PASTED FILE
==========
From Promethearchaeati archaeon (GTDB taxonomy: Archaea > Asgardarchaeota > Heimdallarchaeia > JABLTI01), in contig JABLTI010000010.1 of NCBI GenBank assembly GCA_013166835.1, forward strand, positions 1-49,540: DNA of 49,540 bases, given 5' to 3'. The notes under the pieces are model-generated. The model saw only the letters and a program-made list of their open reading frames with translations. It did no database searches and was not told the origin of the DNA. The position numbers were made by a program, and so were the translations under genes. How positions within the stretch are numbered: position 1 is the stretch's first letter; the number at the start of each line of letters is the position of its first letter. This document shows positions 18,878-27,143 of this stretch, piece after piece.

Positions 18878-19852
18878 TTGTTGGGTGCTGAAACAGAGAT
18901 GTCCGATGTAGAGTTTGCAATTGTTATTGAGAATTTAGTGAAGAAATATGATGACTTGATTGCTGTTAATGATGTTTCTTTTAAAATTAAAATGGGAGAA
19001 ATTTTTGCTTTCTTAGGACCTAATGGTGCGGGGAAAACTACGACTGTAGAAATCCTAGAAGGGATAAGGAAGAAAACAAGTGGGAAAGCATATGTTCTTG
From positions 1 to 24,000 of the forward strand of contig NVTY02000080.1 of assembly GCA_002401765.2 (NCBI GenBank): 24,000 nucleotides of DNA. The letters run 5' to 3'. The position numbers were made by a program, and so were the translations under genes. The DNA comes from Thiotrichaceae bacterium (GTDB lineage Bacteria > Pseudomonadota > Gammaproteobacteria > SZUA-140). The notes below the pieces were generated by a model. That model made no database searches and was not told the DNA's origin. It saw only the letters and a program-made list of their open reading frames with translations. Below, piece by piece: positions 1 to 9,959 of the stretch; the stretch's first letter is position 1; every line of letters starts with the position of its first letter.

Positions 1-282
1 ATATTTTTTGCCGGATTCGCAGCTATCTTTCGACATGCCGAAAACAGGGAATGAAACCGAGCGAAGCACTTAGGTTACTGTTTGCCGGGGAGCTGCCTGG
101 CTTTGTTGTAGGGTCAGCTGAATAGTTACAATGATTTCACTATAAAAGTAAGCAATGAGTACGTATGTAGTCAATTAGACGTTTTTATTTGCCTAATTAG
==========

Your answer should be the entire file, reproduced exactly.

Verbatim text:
From Promethearchaeati archaeon (GTDB taxonomy: Archaea > Asgardarchaeota > Heimdallarchaeia > JABLTI01), in contig JABLTI010000010.1 of NCBI GenBank assembly GCA_013166835.1, forward strand, positions 1-49,540: DNA of 49,540 bases, given 5' to 3'. The notes under the pieces are model-generated. The model saw only the letters and a program-made list of their open reading frames with translations. It did no database searches and was not told the origin of the DNA. The position numbers were made by a program, and so were the translations under genes. How positions within the stretch are numbered: position 1 is the stretch's first letter; the number at the start of each line of letters is the position of its first letter. This document shows positions 18,878-27,143 of this stretch, piece after piece.

Positions 18878-19852
18878 TTGTTGGGTGCTGAAACAGAGAT
18901 GTCCGATGTAGAGTTTGCAATTGTTATTGAGAATTTAGTGAAGAAATATGATGACTTGATTGCTGTTAATGATGTTTCTTTTAAAATTAAAATGGGAGAA
19001 ATTTTTGCTTTCTTAGGACCTAATGGTGCGGGGAAAACTACGACTGTAGAAATCCTAGAAGGGATAAGGAAGAAAACAAGTGGGAAAGCATATGTTCTTG
From positions 1 to 24,000 of the forward strand of contig NVTY02000080.1 of assembly GCA_002401765.2 (NCBI GenBank): 24,000 nucleotides of DNA. The letters run 5' to 3'. The position numbers were made by a program, and so were the translations under genes. The DNA comes from Thiotrichaceae bacterium (GTDB lineage Bacteria > Pseudomonadota > Gammaproteobacteria > SZUA-140). The notes below the pieces were generated by a model. That model made no database searches and was not told the DNA's origin. It saw only the letters and a program-made list of their open reading frames with translations. Below, piece by piece: positions 1 to 9,959 of the stretch; the stretch's first letter is position 1; every line of letters starts with the position of its first letter.

Positions 1-282
1 ATATTTTTTGCCGGATTCGCAGCTATCTTTCGACATGCCGAAAACAGGGAATGAAACCGAGCGAAGCACTTAGGTTACTGTTTGCCGGGGAGCTGCCTGG
101 CTTTGTTGTAGGGTCAGCTGAATAGTTACAATGATTTCACTATAAAAGTAAGCAATGAGTACGTATGTAGTCAATTAGACGTTTTTATTTGCCTAATTAG